The OPA2189 is a relatively new amplifier - it had 'preview' status in its datasheet up until 12-2018 with the rev-D datasheet, when it finally went into production status. So, you're not sleeping - it's new!
I've been using the Analog ADA4522-2 for dual DC servo uses, and it's roughly equivalent to the OPA2189. I do want to try the OPA2189, and for some circuits, the 2189 might be quieter or have less offset, but for my uses, the 4522-2 works well enough. It gives me an 'end-of-the-day' simulated offset of around 8-10µV, and a measured offset of about the same value, which is frankly at the limits of my Keysight 34461A meter, so that number should probably not be trusted. Still, back to reality, having a direct coupled amplifier with a net DC output offset of 10µV is fine with me.
One hurdle with a dual servo using a chopper amp is the possibility of beat frequency problems that could happen when using two unsynchronized single chopper amps (such as the OPA189 or the ADA4522-1). The ADA4522-2 seems to use one oscillator for both amplifiers, and this prevents beat frequency problems. It also uses a relatively high switching frequency (800kHz?), and a typical integrator circuit will indeed lowpass filter this noise into oblivion. I extensively tested this theory with an APx-555 (which can do 1M sample, 24 bit, 1.2MHz BW FFTs) with the DUT inside of a steel and aluminum Faraday cage, and aside from AM band leakage into the star-quad test leads and the APx, there is no HF gunk from a dual servo built with an ADA4522-2. I also tested the servo integrator with an RC post filter, and that produced the same results as without the post filter - all the hash I measure is due to metropolitan Boston and the imperfections of my test leads and the APx-555.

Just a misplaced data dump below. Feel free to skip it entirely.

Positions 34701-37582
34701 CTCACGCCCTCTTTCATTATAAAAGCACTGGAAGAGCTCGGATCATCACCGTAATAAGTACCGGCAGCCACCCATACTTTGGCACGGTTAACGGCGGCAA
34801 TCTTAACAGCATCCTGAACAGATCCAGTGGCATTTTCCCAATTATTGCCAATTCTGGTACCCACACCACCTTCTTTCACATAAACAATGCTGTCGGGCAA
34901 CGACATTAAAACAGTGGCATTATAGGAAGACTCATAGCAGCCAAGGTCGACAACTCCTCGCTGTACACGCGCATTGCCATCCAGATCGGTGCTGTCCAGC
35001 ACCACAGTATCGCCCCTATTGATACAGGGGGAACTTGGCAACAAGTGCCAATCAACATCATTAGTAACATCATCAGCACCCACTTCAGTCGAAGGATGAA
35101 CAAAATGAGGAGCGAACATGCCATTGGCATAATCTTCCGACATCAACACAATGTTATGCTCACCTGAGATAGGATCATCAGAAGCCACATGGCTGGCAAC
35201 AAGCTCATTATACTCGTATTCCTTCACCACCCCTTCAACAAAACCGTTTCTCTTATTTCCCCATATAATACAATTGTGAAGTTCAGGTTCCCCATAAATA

So, while the OPA2189 is a very attractive amplifier, I spent enough time qualifying the ADA4522-2 (and have a lot of other work to do) so I haven't tested the OPA2189 yet. However, that doesn't mean that you should not consider it - it is truly a fine amplifier, and while I'm just guessing, I would assume that there's only one oscillator in the dual 2189, making it suitable for a dual servo circuit.